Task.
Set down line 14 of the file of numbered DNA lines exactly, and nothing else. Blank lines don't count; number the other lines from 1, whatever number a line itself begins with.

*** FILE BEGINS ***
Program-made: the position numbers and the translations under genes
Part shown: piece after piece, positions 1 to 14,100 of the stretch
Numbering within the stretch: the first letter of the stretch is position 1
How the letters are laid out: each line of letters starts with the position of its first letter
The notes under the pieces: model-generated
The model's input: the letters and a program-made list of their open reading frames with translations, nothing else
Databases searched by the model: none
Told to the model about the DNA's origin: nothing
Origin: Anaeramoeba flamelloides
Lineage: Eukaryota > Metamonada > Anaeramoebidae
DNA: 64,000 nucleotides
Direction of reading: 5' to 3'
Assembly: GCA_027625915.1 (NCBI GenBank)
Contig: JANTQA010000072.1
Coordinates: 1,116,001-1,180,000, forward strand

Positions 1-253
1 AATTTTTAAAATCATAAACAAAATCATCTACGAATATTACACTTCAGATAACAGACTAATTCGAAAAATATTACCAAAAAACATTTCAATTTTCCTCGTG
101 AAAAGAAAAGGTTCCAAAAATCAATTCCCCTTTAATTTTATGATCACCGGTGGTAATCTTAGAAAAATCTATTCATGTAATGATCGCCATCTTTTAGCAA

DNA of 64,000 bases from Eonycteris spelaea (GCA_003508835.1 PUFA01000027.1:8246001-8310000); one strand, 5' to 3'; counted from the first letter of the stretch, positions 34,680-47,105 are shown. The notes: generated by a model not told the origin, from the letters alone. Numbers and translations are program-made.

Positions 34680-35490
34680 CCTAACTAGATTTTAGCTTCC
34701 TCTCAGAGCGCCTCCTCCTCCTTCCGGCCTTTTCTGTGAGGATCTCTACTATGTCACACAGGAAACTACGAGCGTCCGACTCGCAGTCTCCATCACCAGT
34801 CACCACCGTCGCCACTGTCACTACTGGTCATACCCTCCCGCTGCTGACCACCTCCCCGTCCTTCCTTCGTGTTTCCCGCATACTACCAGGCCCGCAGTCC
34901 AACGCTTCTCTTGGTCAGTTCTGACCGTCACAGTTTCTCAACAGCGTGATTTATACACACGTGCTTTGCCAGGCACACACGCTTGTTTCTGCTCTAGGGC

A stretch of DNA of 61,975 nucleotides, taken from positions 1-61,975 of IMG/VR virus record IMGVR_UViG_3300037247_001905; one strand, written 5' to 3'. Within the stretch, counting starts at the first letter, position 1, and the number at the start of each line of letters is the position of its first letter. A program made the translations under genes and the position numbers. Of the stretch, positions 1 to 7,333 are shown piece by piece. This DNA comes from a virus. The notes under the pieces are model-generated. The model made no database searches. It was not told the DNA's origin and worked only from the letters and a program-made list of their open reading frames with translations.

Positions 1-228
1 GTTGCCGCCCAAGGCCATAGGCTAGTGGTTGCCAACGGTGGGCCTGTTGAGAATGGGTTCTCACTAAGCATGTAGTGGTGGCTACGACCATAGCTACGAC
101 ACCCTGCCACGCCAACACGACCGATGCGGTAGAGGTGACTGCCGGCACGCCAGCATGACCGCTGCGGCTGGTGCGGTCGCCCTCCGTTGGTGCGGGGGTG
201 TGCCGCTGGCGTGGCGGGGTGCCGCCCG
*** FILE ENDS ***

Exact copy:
Contig: JANTQA010000072.1